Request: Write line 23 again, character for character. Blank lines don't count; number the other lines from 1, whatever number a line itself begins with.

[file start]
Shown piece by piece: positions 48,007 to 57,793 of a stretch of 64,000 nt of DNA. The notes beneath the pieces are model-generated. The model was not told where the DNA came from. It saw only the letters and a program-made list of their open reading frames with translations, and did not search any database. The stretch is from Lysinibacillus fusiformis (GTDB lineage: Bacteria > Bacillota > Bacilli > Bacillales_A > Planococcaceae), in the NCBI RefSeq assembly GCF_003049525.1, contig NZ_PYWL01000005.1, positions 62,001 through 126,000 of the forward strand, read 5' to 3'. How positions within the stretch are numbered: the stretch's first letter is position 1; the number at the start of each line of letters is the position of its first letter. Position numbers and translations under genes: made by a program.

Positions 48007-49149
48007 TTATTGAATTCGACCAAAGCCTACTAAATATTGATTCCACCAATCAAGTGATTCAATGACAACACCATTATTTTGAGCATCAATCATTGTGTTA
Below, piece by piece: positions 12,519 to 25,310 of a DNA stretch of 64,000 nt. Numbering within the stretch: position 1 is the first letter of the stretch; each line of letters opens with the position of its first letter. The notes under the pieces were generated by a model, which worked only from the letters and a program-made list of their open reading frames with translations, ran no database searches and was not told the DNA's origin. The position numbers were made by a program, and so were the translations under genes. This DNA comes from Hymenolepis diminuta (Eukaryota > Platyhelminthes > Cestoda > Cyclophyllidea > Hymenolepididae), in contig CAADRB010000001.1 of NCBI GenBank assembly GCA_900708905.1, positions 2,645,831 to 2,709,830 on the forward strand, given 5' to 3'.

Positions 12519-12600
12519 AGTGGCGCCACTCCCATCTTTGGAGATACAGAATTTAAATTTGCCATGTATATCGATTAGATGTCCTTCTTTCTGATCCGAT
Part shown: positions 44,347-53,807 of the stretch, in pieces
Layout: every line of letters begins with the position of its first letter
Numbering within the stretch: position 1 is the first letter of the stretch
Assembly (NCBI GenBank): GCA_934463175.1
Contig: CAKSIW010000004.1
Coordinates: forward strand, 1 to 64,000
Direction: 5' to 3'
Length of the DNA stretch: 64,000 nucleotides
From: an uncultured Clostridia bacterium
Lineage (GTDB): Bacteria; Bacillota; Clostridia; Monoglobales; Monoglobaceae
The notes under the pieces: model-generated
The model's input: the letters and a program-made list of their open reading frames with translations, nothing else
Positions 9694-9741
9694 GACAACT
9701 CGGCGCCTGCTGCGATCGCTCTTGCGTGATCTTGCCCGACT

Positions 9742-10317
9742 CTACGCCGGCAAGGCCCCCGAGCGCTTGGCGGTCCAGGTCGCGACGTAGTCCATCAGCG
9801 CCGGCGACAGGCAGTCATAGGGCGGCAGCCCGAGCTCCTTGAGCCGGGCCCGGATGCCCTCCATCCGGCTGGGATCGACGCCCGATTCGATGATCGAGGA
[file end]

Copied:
9742 CTACGCCGGCAAGGCCCCCGAGCGCTTGGCGGTCCAGGTCGCGACGTAGTCCATCAGCG